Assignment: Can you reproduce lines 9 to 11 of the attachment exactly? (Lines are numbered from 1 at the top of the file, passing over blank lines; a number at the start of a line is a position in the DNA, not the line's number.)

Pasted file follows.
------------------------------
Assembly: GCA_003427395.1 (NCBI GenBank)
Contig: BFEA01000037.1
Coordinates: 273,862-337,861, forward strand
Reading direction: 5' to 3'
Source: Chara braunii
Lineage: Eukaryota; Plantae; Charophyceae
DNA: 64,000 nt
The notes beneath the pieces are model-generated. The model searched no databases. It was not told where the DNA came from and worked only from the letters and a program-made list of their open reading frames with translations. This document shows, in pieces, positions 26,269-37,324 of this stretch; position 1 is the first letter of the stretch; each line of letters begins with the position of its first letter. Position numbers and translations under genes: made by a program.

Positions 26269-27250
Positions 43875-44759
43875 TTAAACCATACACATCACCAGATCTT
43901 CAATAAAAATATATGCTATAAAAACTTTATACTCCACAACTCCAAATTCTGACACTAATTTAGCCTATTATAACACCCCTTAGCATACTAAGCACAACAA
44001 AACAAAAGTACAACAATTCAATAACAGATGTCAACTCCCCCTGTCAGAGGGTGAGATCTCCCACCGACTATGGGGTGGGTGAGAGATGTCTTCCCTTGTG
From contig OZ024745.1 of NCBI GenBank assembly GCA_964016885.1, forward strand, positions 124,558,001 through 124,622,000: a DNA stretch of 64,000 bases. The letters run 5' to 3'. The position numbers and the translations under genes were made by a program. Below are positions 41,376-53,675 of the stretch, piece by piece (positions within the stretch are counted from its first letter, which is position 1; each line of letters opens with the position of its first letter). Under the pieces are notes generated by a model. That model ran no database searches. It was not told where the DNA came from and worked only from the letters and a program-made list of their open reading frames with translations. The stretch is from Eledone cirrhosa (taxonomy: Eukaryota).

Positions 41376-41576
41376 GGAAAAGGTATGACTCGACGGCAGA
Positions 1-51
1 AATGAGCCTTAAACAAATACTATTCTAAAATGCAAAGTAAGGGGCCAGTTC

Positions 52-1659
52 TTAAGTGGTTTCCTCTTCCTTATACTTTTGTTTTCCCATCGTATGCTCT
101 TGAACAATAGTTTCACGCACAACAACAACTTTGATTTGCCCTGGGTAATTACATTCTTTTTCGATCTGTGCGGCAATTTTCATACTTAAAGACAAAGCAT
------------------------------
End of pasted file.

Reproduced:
Positions 26269-27250
Positions 43875-44759
43875 TTAAACCATACACATCACCAGATCTT